Over the course of the last several months of being stuck inside and only associating in our small personal bubble due to the Covid pandemic, one thing has become abundantly clear, dining at a restaurant is much more than just about feeding ourselves. Restaurants soothe our souls, make us forget our troubles, help us to celebrate life’s special moments, and become neighbourhood hangouts. Unfortunately, a number of establishments have been forced to close their locations, unable to survive the significant loss of revenue, and the ever-changing rules and guidelines. It is beyond sad, and I feel for my restaurant community.
There have been a few brave who have dared to open a new place during these uncertain times. One such restaurant is Maison T on 1071 Shaw, at the corner of Shaw and Dupont. Despite the difficulty of owning or starting a new establishment in “normal” times, let alone during a pandemic, on October 13, 2020, this newly emerged French bistro opened its doors.
Owned by Chef Masayuki Tamaru, a veteran chef who has had exceptional restaurant experience, being an executive chef at The Left Bank, Concession Road, Simple Bistro, Jov Bistro, Rouge, and Crush Wine Bar. He was also a sous chef at The Fifth and Jamie Kennedy’s Wine Bar.
The chef channels French classics like mussels, poutine, duck confit, soups, and steak and frites.
The space is warm, cozy, and inviting. Indoors has seating for 29, and that includes the ten spots at the bar. The decor is ultra-casual with gray tile flooring and simple leather and velvet banquets. Outdoors the tiny patio has a handful of tables and is draped in twinkle lights, trellises of flower boxes, and a cracked concrete floor. The service is genuinely warm and friendly and during this awful pandemic, a welcome relief.
The chef’s dishes use seasonal produce, quality meats, and fresh seafood. They are open daily for lunch and dinner, except Tuesdays. For brunch, we had a wonderful Croque monsieur that came with a side salad and crispy double-fried fries, done in-house. It was a satisfying meal for $11. The daily omelette was a lovely brie on the day we dined. The endive salad with Roquefort, walnuts, pears, and raisins in a black currant dressing is first-rate. The mussels in a Pernod sauce with julienne vegetables are on the smaller side, but a relative bargain at $11. The French baguettes were a hit and come from a bakery in the west end called La Bastille. The Japanese fried chicken at the next table had me straining my neck. I think I will try that next time. I’m glad the chef had a nod to his Japanese heritage.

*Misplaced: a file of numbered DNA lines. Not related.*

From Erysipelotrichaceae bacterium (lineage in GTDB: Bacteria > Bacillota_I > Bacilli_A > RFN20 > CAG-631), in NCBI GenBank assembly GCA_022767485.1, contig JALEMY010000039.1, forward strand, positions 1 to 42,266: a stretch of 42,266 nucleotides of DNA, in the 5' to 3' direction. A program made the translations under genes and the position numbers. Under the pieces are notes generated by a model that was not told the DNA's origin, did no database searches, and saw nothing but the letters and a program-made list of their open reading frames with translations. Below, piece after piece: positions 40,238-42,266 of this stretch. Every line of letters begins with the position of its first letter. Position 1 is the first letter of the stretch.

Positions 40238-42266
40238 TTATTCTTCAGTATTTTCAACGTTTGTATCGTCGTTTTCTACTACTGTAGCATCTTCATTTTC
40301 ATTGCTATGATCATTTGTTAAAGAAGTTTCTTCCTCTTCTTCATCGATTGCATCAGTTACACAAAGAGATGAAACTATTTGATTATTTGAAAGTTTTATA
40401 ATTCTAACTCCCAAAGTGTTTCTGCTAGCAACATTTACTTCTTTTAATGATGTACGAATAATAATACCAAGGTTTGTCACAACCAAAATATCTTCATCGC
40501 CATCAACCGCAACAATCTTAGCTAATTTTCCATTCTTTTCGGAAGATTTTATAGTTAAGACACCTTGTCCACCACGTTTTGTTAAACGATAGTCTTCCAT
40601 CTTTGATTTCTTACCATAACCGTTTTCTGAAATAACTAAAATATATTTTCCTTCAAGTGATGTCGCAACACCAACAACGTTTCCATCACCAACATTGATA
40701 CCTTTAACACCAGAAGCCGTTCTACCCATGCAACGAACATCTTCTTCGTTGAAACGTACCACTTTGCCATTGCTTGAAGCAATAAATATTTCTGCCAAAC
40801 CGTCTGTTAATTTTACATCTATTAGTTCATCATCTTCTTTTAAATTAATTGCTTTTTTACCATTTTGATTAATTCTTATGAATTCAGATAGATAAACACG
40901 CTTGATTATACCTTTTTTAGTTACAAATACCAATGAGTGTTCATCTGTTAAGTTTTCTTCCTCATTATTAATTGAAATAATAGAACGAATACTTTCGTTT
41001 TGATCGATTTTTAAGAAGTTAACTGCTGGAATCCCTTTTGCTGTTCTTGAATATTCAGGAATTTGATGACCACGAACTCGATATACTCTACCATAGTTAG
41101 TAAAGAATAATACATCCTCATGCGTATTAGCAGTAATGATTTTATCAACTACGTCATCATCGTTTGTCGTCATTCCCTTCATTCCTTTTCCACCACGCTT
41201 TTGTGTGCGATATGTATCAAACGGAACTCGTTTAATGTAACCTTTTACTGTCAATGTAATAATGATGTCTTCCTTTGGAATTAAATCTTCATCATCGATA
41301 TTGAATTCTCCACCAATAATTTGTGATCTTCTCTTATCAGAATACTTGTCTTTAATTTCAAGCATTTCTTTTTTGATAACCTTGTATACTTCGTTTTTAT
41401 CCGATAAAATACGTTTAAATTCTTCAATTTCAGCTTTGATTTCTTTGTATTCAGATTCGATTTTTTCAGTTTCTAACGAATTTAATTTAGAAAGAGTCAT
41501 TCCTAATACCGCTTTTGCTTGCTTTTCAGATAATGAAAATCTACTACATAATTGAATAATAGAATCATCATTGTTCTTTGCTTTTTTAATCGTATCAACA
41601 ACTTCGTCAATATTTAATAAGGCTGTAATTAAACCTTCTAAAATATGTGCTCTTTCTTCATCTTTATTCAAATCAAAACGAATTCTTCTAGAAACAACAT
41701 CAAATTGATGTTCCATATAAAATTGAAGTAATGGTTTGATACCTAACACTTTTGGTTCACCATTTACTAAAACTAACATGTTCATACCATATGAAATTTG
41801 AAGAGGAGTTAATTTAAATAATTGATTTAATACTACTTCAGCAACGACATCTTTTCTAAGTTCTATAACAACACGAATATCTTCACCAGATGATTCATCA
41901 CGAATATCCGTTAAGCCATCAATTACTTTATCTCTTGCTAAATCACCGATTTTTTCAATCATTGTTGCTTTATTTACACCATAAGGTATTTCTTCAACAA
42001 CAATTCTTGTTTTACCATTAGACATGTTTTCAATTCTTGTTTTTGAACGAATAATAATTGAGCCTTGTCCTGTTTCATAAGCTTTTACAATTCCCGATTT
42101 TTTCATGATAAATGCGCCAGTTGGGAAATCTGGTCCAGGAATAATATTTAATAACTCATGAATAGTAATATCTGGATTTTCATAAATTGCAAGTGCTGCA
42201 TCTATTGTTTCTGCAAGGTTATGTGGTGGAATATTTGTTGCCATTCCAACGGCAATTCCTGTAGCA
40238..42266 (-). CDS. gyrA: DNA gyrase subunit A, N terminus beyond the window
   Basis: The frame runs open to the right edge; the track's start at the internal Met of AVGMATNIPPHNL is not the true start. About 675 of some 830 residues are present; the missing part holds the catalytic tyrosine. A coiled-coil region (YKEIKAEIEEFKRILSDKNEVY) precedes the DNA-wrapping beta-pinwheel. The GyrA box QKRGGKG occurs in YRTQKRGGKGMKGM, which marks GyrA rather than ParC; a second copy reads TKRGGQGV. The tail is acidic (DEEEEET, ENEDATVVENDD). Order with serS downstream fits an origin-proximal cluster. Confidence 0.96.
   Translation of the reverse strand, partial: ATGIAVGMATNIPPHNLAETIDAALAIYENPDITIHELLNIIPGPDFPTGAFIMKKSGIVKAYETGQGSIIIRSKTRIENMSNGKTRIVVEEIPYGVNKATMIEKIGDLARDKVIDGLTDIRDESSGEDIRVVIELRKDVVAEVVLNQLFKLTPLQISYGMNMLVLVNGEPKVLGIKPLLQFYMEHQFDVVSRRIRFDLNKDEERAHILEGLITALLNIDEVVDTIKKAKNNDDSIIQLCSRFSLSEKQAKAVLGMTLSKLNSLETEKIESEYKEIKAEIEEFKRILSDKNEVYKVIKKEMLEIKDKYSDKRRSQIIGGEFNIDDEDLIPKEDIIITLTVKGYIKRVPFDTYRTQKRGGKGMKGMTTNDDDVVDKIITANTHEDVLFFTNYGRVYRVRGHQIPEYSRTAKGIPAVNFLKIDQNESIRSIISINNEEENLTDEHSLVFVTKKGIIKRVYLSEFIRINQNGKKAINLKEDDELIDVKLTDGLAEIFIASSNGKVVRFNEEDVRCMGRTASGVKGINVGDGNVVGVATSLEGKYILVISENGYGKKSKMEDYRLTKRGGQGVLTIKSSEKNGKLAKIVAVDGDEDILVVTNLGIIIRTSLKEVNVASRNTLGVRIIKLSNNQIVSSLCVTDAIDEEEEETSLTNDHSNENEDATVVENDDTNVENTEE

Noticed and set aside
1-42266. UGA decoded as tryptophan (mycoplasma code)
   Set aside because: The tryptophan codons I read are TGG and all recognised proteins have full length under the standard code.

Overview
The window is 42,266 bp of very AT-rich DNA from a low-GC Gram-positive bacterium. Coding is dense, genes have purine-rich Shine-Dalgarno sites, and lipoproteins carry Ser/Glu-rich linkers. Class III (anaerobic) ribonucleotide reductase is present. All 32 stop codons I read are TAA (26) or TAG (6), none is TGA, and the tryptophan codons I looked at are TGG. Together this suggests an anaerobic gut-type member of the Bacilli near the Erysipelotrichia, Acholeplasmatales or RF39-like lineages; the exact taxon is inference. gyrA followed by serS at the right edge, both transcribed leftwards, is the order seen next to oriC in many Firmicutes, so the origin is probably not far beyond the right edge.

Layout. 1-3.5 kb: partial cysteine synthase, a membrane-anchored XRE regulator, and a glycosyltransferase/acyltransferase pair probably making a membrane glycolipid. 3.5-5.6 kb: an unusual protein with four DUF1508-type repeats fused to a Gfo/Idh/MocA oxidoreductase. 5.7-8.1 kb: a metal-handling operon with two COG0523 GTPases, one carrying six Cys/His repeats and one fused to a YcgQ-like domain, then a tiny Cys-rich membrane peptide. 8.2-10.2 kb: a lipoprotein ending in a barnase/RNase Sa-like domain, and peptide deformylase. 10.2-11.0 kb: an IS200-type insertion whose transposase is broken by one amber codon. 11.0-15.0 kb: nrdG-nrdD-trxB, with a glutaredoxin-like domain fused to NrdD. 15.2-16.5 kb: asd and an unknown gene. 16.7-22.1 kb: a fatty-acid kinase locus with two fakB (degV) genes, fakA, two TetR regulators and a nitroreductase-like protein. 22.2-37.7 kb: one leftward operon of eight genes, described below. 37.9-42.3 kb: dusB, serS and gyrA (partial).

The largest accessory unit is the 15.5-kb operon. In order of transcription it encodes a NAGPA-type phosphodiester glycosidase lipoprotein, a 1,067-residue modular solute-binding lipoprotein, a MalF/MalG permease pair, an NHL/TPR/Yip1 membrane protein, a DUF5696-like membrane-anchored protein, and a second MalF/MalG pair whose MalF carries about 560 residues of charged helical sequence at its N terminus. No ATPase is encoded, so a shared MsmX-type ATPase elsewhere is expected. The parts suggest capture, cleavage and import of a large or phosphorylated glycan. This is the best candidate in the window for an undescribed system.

We ordered takeout for dinner as well, and, if I am being honest that was less impressive. However part of that is to blame because we were not eating it fresh. I wasn’t enamored with the taste of the short ribs, although they were tender. The beet salad was nice, and the cauliflower soup was a good vegan option, although I personally prefer a meat stock. The trout was also a nice preparation. You’re not getting showstopping ambitious dishes, but you are getting classic, traditional homestyle French fare.
It is of interesting note that Toronto has seen a resurgence of French Bistros lately.
“Dining In” is supposed to restart in another month, but if you don’t feel comfortable doing that, and dining outside gets too cold, you can do delivery which is done in-house. (this has actually been put on hold until they find another reasonable provider, so it is takeout for now) The rate is $5-10, depending on your location.
Kudos to Chef Tamaru for opening a new place during these perilous times and for bringing pleasure to his patrons and community.